- Managers think they’re better at their jobs than their direct reports believe, according to an Oct. 19 report from 15Five. Managers also said they feel pressured by the pandemic and do not have the right tools to do their jobs effectively.
- Less than half of employees surveyed said one-on-ones with their managers are helpful, compared to 74% of managers who said the same. However, frequency of one-on-ones matters, the survey said; employees with monthly or less frequent one-on-ones are 1.4 times more likely to say they are looking for a new job compared to those who meet weekly or more.
- “Today, there’s a significant gap between what leaders believe motivates their people and what people actually need to stay motivated,” Shane Metcalf, Chief Culture Officer of 15Five, said in a statement.
The COVID-19 pandemic required sudden, stressful changes for employees at nearly every company — and much of the pressure to assist workers fell on managers, an April Willis Towers Watson survey said. Employers largely anticipated those hurdles, the survey noted, but only a quarter of respondents said they had upped manager training in preparation.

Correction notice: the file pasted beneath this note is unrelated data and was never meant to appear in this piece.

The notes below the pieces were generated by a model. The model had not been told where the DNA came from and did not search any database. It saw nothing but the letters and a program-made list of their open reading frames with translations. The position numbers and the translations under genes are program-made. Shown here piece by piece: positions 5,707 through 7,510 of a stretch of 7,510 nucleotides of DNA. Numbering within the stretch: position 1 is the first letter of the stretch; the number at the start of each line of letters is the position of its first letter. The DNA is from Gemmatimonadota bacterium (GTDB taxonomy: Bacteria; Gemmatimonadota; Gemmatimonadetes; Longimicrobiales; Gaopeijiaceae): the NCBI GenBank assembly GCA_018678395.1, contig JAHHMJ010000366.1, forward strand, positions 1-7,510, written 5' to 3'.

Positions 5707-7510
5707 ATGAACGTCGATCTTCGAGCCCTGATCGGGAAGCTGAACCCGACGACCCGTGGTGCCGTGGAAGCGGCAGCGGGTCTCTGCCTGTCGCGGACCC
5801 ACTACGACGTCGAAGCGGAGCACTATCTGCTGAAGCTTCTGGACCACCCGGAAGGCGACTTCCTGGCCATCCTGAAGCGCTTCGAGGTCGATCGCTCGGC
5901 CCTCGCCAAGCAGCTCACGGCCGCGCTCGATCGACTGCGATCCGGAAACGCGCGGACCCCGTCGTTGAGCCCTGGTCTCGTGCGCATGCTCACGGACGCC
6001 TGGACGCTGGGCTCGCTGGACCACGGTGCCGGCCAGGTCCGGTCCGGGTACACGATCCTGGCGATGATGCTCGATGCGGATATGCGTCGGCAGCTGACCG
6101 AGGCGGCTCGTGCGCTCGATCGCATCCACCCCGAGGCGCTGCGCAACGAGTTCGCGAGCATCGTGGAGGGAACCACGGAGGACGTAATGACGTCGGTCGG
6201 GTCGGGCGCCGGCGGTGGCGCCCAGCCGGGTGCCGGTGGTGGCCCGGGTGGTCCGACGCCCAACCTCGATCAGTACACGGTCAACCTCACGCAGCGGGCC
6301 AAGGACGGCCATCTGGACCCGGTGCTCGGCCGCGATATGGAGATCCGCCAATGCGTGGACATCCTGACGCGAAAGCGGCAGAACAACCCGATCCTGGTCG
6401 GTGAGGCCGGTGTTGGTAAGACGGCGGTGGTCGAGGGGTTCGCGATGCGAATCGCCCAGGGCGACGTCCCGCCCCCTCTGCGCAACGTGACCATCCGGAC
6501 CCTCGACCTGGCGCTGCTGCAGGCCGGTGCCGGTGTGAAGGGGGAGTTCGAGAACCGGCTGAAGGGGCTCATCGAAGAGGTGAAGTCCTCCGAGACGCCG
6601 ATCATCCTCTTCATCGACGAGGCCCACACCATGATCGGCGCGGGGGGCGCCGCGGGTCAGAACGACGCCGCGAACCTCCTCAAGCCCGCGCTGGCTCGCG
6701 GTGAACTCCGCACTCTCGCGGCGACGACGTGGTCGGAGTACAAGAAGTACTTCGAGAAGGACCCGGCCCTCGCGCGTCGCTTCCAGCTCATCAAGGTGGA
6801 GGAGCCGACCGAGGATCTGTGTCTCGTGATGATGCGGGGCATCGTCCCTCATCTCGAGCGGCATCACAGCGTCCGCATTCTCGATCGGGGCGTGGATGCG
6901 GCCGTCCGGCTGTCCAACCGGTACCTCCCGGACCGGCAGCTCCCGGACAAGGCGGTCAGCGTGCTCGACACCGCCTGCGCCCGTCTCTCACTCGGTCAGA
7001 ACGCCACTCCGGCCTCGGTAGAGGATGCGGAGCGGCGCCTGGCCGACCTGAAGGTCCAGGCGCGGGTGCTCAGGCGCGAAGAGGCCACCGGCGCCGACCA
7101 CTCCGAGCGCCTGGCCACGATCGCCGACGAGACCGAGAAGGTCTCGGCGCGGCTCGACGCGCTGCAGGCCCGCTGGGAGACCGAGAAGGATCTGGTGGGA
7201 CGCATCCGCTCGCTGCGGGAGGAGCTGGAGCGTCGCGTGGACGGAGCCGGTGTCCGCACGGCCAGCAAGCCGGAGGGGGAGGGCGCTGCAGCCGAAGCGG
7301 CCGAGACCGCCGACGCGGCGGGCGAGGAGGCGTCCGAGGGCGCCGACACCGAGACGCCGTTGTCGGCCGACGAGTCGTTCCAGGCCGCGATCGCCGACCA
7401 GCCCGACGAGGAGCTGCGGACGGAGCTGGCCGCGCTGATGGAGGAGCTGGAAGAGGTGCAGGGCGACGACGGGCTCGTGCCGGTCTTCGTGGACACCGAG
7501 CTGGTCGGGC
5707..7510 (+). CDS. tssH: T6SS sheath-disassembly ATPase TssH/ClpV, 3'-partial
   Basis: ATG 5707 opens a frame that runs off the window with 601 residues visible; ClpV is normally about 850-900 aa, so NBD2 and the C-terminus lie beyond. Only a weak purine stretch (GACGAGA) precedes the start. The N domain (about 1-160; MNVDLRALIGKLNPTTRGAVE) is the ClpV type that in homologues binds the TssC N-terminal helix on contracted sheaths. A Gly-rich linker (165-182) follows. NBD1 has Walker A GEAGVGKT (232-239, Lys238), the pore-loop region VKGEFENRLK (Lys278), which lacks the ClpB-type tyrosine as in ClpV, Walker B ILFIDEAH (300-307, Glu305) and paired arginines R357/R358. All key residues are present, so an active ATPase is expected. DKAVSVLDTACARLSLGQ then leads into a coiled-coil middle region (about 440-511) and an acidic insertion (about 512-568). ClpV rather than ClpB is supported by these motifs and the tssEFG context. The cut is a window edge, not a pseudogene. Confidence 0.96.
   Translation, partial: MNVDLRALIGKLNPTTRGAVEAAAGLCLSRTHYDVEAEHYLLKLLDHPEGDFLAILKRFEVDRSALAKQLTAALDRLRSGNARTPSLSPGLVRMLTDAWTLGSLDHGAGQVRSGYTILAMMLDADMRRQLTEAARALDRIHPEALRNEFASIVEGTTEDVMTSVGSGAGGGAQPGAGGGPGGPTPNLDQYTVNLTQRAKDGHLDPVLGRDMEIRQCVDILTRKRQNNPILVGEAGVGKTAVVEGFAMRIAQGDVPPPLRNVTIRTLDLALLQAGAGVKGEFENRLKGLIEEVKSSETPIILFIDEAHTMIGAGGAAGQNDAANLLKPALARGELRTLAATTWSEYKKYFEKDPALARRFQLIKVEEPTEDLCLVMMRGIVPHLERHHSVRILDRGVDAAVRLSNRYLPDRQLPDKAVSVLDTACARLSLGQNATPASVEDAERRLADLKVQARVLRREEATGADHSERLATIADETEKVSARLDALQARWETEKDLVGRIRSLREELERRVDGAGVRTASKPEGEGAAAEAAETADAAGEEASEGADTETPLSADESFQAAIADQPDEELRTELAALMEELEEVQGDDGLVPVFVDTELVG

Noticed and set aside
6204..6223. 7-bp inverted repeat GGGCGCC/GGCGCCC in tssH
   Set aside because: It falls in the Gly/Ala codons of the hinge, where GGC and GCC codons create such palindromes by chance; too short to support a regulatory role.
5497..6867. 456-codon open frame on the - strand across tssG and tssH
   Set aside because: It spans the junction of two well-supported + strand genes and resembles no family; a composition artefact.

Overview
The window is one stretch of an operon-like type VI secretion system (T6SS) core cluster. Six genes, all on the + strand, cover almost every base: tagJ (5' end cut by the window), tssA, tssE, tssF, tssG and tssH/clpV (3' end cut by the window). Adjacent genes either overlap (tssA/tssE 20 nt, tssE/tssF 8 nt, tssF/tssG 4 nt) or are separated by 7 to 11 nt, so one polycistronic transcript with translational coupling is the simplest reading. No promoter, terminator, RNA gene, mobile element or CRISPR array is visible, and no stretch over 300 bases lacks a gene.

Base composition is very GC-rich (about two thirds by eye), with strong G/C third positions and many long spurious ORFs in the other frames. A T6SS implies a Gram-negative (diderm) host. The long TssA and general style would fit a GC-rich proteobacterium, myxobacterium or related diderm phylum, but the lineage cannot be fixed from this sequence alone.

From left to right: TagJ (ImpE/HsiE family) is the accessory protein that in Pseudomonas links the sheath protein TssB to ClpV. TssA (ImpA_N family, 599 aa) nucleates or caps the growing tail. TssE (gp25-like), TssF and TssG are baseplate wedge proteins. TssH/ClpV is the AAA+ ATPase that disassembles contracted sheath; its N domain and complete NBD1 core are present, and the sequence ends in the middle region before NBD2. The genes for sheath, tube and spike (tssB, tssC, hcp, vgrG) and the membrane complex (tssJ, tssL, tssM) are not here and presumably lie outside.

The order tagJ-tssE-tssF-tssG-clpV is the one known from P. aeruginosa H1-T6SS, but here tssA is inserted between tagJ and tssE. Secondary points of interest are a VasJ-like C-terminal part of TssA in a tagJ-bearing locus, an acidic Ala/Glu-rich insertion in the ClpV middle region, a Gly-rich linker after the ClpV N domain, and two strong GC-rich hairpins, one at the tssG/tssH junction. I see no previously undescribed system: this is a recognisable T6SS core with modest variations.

Such training may be necessary; in the wake of social distancing orders and area lockdowns, many companies went fully remote that had not been before, creating a steep learning curve for many workers. The demands of managing teams while remote, especially, may require employers to educate managers on expectations and best practices, experts previously told HR Dive. A reminder of the power of empathy can go a long way.
"Statements of empathy and support can have an extraordinarily positive impact on people on people, and extend into workplace engagement," Jordan Birnbaum, vice president and chief behavioral economist at ADP, previously told HR Dive "A statement as simple as, 'I can imagine how difficult this must be. I want you to know I understand and will do anything I can to help,' can be great leadership in the moment."
Bad bosses can damage productivity and drive top employees away, previous studies have shown. But for managers to be able to lead effectively, they may need to be trained to do so, especially as employee expectations change in a new era of remote work.